YTA. You "storm out" of a fight with your daughter and she cuts you off for almost a year and you "pretty much forgot about it (her?)" until your son mentions missing her. WTF dude. The whole college money issue is completely secondary to how little you seem to care about your daughter.
Lots of people take the general education courses in community college, then transfer to a 4 year college (NOT the only "real" college) as you want. Doesn't seem like you even considered she might want that option for her life.
YTA— 100% an AH. Going to community college was the best decision I ever made.. got my general education requirements out of the way at a 1/4 of the cost. And now I’m the President/CEO of a company. You should have been supportive and proud of her and instead you treated her like she was beneath you.
I’m not sure you can get your relationship back with her after what you did, but I hope the first words out of your mouth are “I’m sorry.”
That was all during Spring and Summer of last year and my daughter hasn’t spoken to me since. I pretty much forgot about it until my youngest son told me this morning that he misses her being there. You haven't heard from your daughter since LAST SUMMER and you "pretty much" forgot about her?
YIKES ON BIKES. How did you type that out and still have to ask if you are the AH>>> Spoiler Alert: YTA.
YTA. She wants to go to college. Community College IS college. Oh no, it isn't a 4 year school?!?!? WHO CARES? An Associates Degree gets her the first 2 years of a 4 year college done at SIGNIFICANTLY less expense. If she wants to be done, she can be done. If she wants to move on to a 4 year school - she can do that too. Good grief.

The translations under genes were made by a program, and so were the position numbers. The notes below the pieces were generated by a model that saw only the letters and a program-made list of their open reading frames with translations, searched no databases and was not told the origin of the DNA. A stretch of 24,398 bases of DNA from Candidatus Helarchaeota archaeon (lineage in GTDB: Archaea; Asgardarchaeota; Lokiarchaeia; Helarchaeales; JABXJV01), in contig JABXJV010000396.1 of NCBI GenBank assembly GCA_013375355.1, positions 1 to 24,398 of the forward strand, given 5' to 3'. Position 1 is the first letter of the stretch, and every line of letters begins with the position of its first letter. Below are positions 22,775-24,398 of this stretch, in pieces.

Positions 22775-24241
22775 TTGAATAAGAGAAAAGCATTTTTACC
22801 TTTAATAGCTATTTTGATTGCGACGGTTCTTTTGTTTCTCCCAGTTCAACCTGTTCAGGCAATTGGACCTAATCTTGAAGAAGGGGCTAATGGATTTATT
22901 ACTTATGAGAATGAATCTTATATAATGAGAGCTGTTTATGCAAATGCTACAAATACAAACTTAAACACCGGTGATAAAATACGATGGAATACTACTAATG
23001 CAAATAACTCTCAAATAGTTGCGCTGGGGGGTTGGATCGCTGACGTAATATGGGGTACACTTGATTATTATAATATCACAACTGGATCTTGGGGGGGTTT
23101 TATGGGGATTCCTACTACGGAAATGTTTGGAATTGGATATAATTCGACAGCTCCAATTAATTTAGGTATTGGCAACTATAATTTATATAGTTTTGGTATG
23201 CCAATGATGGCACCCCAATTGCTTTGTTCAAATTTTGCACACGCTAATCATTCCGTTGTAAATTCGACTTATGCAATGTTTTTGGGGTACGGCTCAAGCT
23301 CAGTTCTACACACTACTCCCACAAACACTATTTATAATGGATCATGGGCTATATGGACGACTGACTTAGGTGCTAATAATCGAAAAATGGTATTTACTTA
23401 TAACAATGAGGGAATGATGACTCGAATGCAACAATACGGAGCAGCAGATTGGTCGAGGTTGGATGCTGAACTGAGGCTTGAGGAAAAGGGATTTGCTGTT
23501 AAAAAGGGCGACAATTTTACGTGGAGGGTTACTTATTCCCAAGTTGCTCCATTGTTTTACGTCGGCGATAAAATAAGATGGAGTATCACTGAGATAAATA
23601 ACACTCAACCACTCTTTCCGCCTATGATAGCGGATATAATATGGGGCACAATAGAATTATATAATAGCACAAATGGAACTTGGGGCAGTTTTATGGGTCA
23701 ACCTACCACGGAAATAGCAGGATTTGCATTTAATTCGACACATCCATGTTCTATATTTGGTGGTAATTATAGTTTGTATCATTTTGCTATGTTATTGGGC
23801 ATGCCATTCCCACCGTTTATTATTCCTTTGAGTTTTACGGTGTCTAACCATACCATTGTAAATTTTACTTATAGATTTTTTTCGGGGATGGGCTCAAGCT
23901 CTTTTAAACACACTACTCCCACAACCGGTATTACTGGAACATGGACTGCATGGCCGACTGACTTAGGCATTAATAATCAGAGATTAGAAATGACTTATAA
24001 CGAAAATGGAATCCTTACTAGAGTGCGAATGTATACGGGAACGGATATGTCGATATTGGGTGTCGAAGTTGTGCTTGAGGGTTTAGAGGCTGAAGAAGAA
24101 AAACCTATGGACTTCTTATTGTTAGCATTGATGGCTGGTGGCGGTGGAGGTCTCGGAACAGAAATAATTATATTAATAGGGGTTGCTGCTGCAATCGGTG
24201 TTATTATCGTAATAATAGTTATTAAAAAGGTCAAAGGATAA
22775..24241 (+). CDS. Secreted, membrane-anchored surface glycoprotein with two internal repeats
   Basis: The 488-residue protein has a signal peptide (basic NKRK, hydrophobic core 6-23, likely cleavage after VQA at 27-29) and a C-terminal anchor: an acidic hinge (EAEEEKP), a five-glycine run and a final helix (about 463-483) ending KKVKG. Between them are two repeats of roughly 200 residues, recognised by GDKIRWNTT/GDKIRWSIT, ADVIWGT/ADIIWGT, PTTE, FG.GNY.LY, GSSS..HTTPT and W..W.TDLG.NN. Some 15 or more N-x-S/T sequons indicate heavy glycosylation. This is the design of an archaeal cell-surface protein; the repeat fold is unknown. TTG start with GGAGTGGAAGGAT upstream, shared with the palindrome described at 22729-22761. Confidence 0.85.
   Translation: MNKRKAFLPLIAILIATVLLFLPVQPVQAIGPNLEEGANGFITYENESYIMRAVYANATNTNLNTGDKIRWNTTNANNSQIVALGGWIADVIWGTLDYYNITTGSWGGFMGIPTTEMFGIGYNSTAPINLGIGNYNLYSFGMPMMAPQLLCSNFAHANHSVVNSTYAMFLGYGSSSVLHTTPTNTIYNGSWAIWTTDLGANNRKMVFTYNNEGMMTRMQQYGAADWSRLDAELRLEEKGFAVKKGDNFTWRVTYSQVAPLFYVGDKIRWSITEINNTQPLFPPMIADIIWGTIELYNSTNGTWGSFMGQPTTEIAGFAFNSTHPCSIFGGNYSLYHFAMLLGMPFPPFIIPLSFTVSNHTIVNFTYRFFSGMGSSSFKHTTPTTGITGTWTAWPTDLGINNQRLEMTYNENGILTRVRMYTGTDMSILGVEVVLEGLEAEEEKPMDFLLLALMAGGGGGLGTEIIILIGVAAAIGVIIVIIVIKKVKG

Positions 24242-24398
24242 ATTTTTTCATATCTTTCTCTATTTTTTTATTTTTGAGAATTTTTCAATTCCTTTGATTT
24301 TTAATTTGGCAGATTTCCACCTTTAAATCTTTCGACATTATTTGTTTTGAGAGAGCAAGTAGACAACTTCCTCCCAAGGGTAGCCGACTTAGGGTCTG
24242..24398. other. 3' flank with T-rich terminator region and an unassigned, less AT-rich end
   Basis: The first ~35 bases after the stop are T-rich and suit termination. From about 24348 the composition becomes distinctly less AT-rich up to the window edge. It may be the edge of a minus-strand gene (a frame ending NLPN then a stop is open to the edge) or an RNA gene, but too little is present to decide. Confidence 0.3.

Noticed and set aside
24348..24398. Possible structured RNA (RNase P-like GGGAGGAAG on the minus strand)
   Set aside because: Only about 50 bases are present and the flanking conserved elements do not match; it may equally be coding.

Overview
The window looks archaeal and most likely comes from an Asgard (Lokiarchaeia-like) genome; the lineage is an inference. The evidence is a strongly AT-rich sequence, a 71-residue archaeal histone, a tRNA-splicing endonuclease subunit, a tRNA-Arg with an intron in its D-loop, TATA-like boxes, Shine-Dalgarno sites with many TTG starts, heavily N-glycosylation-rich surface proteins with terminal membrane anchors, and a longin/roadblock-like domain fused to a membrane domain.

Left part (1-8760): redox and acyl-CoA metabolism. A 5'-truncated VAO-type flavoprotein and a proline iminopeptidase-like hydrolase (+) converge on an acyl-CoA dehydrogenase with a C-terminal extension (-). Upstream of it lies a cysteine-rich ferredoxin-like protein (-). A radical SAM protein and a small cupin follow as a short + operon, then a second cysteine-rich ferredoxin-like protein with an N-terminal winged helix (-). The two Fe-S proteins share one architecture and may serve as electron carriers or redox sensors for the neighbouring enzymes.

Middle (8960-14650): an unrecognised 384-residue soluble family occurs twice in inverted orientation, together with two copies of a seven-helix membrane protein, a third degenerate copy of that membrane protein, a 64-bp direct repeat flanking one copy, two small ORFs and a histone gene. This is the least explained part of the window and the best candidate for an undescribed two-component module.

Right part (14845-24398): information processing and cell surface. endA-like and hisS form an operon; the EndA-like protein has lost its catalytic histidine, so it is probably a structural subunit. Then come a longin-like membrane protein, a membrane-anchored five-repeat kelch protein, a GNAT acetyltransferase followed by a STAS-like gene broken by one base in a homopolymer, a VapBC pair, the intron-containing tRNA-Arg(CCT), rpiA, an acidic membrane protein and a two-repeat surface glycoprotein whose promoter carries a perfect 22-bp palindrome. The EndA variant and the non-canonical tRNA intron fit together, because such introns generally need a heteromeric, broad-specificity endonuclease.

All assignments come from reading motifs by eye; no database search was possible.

People in charge of hiring in professional fields certainly care where the degree is from. That's the whole point of our agreement with their college funds.
So let me get this straight. You're upset that one of your children wants to go to community college, which would most likely save you money in the long run? What do you have against community college? YTA (if this is real or if it's bait).
It's simply a lower level of education. I've seen firsthand people graduate from community college and struggle to find a job in their field afterward. I don't want my kids to end up like that.
YTA. Yeah community college is a bad plan if you're trying to go for a high-power academic career. Or planning to apply for a top tier medical school or graduate program. Is that what she's planning? Why is this entire conversation about where she's going and NOT about what she's planning to study and why she thinks the community college is a better fit.
"I pretty much forgot about it"
"It" being your oldest child?
I think her plan was to get her associates at community college and do the second half of her degree at a university. She also brought up law school at one point, but I'm not sure if she's still planning on that.
Sorry if I wasnt clear but we did discuss the field she wanted to study and such quite a bit actually before things got out of control. And "It" being the general situation. Obviously I didn't forget my child existed.
YTA. I am an attorney. And I went to community college after high school. The education I received was on par with my big 10 state university.
OP is clearly TA in this situation, hopefully, he's able to absorb this enough to approach his daughter differently before it's too late (if it's not already).